Monday, April 19, 2010

Dendroglyphs in the Chatham Islands

When in New Zealand
I read of the dendroglyphs
found on the Chatham Islands
a part of New Zealand,

The Chathams are called
Rekohu in Moriori
and Wharekauri in Maori

the Chatham Islands
are a remote group
of ten small islands
lying 800km 
from the east coast of New Zealand

They have been a part of New Zealand 
since 1842

The dendroglyphs are ancient tree carvings
made by the first inhabitants of the Chathams,
Polynesians who were called the Moriori

Moriori survivors of the Maori Invasion

At that time
the Moriori lived by a code of non violence
and passive resistance
so that when boat loads of the Maori arrived 
in 1835 from New Zealand
to claim the land
and take it's inhabitants as slaves
they were almost made extinct

The Chathams are rather an inhospitable land
different from the warmer islands 
previously known to the Moriori
and to maintain their cultural 
and spiritual heritage
the Moriori carved spiritual images
on the native Karaka trees
there being no suitable substance 
such as the greenstone
in New Zealand which the Maori
utilised for carving implements 
weapons, fishhooks, jewellery
and items of spiritual value

New 3D laser technology
is being used to preserve clear images
of the dendroglyphs
which are fading from the trees
because of time
and wind erosion 
and a beetle peril

currently only
609 people
live on the Chatham Islands



  1. Now that's what I call living art...

  2. Hi Jinksy

    well said, living and growing too...

    Happy days

  3. You are a great teacher, dear Delwyn. I learn many things visiting here.

    The sacred images found on the Chatham Islands are intriguing - good to hear they are being preserved.

  4. Trees play such a part in our memories, history and mysteries. The use of 3D laser technology is interesting, I was wondering how carvings from the 1800's were still so clearly seen.
    In our woods, I can barely make out carvings made before 1950 and I often ponder the mystery of a fading large carved arrow that points down, to the base of a tree.

  5. Thank you Delwyn. Things I did not know, and am now glad I do and can think on them.

  6. delwyn - fascinating! i'm intrigued by the symbolism and then too by the need to leave the markings. steven

  7. This is the type of place I could fall in love with... remote sleepy place rich in history. not to forget beauty.

  8. I've never heard of the Chatham Islands! That last picture is just beautiful!

  9. Delwyn, I had never heard of the Chatham Islands. The dress of the Moriori survivors is interesting. The three women sitting in front could almost be wearing European dress, and two of the men standing at the back could be wearing what looks like Scottish dress. Most interesting.

  10. Wow. So much mystery and magic comes through in these photos.

    Now I just want to go around saying dendroglyph, dendroglyph, dendroglyph. What a wonderful word and concept! Tree tattoos.

  11. Delwyn, thank you for this! You're such a wonderful teacher. I found this fascinating. I find it very sad that when a people who are peaceful and non-violent encounter more warlike tribes that the outcome is so predictable.

    Perhaps in some other worlds intelligence is coupled with more compassion.... Sadly it is not always so here on this plane.

  12. The word dendroglyph reminds me of the word dendrochronology which is the counting the trees rings to see how old it is - usually by taking a core sample - so perhaps 'glyph' means picture - signed Sherlock Holmes.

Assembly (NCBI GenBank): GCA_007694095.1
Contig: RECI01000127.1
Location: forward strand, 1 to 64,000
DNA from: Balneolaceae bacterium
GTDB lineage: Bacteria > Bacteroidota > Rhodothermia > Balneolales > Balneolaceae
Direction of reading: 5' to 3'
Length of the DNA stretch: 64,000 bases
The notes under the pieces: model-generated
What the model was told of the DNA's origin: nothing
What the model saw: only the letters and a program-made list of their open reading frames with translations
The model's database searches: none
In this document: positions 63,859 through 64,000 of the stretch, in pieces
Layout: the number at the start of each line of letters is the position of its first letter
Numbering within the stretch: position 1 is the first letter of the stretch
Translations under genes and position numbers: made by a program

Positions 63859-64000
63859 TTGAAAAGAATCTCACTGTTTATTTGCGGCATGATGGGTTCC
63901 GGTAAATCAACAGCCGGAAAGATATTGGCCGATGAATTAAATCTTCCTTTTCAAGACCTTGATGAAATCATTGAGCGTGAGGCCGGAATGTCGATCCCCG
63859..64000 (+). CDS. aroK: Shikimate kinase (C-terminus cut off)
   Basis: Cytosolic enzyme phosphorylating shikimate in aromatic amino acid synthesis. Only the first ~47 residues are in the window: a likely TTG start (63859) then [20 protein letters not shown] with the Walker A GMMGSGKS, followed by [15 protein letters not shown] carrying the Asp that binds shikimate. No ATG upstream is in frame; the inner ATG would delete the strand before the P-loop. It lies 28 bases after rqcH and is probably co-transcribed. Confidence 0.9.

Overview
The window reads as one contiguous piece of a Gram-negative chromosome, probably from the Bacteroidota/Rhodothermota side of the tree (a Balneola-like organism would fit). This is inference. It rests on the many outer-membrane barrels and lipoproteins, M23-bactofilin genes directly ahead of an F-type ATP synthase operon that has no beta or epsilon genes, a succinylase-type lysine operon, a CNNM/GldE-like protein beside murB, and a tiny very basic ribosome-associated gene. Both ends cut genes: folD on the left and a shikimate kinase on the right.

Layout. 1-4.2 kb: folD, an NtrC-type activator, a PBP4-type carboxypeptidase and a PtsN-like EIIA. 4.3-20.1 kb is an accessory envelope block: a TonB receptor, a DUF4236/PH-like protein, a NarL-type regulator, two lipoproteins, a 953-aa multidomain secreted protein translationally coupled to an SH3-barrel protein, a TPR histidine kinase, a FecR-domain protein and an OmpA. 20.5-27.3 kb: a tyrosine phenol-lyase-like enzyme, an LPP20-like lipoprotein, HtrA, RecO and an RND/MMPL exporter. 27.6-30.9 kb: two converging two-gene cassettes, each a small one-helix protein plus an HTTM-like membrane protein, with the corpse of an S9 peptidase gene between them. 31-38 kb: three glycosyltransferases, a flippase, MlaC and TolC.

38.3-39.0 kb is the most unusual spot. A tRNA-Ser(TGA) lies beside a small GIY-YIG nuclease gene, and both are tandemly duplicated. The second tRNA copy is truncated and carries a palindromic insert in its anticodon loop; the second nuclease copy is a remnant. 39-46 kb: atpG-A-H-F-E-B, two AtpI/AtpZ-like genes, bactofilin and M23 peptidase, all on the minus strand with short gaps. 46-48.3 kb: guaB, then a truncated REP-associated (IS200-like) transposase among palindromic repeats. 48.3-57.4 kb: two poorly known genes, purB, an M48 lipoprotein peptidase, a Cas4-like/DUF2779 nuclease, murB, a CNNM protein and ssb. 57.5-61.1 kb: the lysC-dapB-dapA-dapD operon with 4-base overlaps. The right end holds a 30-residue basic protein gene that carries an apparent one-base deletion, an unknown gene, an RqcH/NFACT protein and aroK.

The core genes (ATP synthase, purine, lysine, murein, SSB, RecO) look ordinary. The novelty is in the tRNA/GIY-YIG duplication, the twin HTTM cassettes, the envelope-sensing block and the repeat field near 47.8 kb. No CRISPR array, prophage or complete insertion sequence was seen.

13. Thank you Bonnie

    I can't seem to help myself...and I love imagery too

    Happy days

  14. Hi Wanda

    I hadn't thought of trees as history markers but I like it...Do you think that the trees were carved deeply and being a cold climate they may be very slow growing native hardwoods too.

    Maybe its the treasure marker Wanda

    Happy days

  15. Hi there Titus

    glad to be of service. I enjoyed reading about them so thought others may too

    happy days

  16. Hello Steven

    It is rather a desolate place and I suppose it was their way of recording the sacred in the only way that was available to them.

    happy days

  17. Hi Liss

    the Chathams look rather idyllic but I think in truth they are desolate and wind blown...not t all an island retreat....

    Happy days

  18. Hello there Betsy

    its nice to see your lovely face again

    Way down alongside little ol NZ....nearly falling off the bottom of the globe!

    Happy days

  19. Hello Ann

    no I don't think that they would make the news often...

    I imagine that the islanders had had missionary contact, certainly whalers sealers and trade ships would have stopped by and 'shared' clothing, which they may have been grateful for. How do you keep warm on little islands with no large animals to skin...I wonder if they had possums or rats to make cloaks...or did they use plant fibre...

    Good observations Ann

    Happy days

  20. Hi Polly

    I can see that you as a wordsmith would be interested in these records of time past.

    I like the word too. Petroglyphs are the name for the rock paintings found in Hawaii. I wonder what the aboriginal cave paintings are called.

    Happy days

  21. Hi Polly #2 comment

    OK just to clear the terms up The petroglyph is a carving too not a painting.

    The Petros = stone

    glyphhein=to carve

    from the French originally

    So with the trees the dendro part means tree
    and the glyph part the carving

    Happy days

  22. Hi Alden

    good questions and you can see in the comment above to Polly that the glyph part means carving - more than a picture or painting....

    Happy days


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